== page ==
A federal jury convicted a New Jersey man for his involvement in a conspiracy to fraudulently obtain U.S. visas for Chinese government employees.
According to court documents and evidence presented at trial, Zhongsan Liu, 59, of Fort Lee, participated in a scheme to fraudulently procure J-1 research scholar visas for employees of the government of the of the People’s Republic of China (PRC) to enable them to unlawfully work for the PRC government in the United States and to conceal that unlawful work from the United States and its agencies.
Liu operated an office of the China Association for the International Exchange of Personnel (CAIEP), an agency of the PRC government, in Fort Lee, New Jersey. Among other activities, CAIEP engages in talent-recruitment for the benefit of the PRC, including recruiting U.S. scientists, academics, engineers and other experts to work in China.
From 2017 up to and including September 2019, Liu worked with others to fraudulently procure J-1 research scholar visas for PRC government employees in order to enable those employees to unlawfully work for CAIEP in the United States and to conceal that unlawful work from the Department of State and the Department of Homeland Security. The J-1 research scholar program permits foreign nationals to come to the United States for the primary purpose of conducting research at a corporate research facility, museum, library, university, or other research institution. Liu worked with others to obtain a J-1 research scholar visa for a prospective CAIEP employee, Sun Li, based on the false representation that Sun Li would conduct research at a U.S. university, and to conceal the unlawful work of another CAIEP employee, Liang Xiao, who was present in the United States on a J-1 visa sponsored by a U.S. university.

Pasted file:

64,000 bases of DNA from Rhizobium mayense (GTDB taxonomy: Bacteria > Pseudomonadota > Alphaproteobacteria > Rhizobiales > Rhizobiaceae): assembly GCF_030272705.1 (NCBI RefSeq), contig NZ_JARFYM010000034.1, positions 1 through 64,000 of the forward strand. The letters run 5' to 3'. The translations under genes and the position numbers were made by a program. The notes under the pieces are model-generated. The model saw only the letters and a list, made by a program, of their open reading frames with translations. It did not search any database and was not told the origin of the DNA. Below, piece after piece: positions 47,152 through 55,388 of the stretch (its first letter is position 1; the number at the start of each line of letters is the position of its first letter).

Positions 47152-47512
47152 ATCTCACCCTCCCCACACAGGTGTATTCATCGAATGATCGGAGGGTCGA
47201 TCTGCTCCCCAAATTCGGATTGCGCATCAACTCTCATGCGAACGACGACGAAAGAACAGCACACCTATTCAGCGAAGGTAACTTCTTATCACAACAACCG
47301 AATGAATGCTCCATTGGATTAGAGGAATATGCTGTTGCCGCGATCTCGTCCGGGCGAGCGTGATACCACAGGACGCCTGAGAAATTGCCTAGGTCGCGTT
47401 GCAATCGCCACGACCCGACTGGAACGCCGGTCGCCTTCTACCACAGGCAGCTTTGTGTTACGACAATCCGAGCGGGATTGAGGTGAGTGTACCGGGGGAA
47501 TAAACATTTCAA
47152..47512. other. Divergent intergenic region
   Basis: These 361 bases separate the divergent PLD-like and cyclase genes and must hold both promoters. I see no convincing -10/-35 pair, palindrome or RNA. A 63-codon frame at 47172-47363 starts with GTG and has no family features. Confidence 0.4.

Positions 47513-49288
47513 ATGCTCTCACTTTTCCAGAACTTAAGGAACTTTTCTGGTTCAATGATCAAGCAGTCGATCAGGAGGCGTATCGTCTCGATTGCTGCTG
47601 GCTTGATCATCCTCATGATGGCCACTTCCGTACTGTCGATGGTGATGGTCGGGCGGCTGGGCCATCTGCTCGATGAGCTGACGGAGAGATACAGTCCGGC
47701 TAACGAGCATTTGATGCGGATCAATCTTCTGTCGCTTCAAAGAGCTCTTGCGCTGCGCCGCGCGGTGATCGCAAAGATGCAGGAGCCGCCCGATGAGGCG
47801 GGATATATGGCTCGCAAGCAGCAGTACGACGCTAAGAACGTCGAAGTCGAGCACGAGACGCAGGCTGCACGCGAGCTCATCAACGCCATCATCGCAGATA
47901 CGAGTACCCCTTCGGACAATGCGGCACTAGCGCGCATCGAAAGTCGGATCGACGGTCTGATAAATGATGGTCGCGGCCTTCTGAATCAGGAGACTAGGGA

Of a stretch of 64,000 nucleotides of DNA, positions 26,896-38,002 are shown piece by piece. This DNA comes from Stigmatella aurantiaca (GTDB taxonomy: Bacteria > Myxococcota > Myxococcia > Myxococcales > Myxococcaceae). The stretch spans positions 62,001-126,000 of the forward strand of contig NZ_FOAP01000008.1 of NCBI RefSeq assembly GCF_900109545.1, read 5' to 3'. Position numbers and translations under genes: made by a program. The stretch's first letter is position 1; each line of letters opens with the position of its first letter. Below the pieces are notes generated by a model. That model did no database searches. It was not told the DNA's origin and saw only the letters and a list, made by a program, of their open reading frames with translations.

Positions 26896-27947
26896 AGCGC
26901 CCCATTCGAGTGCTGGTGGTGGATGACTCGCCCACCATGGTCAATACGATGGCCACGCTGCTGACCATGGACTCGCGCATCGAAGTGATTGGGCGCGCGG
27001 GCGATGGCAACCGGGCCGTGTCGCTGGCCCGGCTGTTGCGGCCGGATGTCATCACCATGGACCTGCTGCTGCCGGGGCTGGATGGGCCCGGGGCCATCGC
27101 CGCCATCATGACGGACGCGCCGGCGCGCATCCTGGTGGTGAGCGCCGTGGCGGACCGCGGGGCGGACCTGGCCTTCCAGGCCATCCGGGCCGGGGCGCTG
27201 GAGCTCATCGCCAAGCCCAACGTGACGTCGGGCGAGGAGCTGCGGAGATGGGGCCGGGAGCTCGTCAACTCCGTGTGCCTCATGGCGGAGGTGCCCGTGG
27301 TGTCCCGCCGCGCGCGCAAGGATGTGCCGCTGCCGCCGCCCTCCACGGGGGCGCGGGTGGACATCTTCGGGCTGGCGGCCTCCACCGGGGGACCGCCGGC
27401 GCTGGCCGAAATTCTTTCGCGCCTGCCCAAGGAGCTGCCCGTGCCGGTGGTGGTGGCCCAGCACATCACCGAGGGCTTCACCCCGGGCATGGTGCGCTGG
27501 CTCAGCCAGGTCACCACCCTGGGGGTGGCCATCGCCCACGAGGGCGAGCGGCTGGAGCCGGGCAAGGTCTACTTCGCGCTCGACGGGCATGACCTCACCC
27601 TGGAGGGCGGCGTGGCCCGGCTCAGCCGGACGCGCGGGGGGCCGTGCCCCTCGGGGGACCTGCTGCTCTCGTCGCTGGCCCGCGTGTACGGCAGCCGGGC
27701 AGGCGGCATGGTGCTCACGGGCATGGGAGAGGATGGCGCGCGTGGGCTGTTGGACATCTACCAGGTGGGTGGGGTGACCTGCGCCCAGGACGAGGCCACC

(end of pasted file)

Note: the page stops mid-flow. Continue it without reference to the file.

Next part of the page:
In or about April 2018, Liang Xiao applied for and received a J-1 visa to conduct research at that U.S. university. Although Liang represented to the U.S. government that she was entering the United States for the primary purpose of conducting research at the university, Liang’s actual purpose in the United States consisted of working for CAIEP. Liu helped Liang take measures to enhance her false appearance as a research scholar by, among other things, directing Liang to report to the university upon her arrival in the United States; ensuring that Liang obtained a local driver’s license and disguising Liang’s CAIEP salary as a subsidy for a research scholar’s living expenses.
In addition, Liu sought to enable Sun Li to obtain a J-1 research scholar visa under false pretenses. In particular, Liu reached out to contacts at multiple U.S. universities in order to arrange for a university to invite Sun Li to come to the United States as a J-1 research scholar. In truth and in fact, however, Liu intended that Li’s primary purpose in the United States would consist of working for CAIEP.
Liu was convicted of one count of conspiracy to defraud the United States and to commit visa fraud, which carries a maximum sentence of five years. He is scheduled to be sentenced on July 11. A federal district court judge will determine any sentence after considering the U.S. Sentencing Guidelines and other statutory factors.
Assistant Attorney General Matthew G. Olsen of the Justice Department’s National Security Division, U.S. Attorney Damian Williams of the Southern District of New York, Assistant Director Alan E. Kohler Jr. of the FBI’s Counterintelligence Division and Assistant Director in Charge Michael J. Driscoll of the FBI’s New York Field Office made the announcement.
The FBI investigated the case, with valuable assistance provided by the U.S. Department of State, Department of Homeland Security, Homeland Security Investigations, and the National Security Division’s Counterintelligence and Export Control Section.
Assistant U.S. Attorneys Gillian Grossman and Elinor Tarlow for the Southern District of New York are prosecuting the case.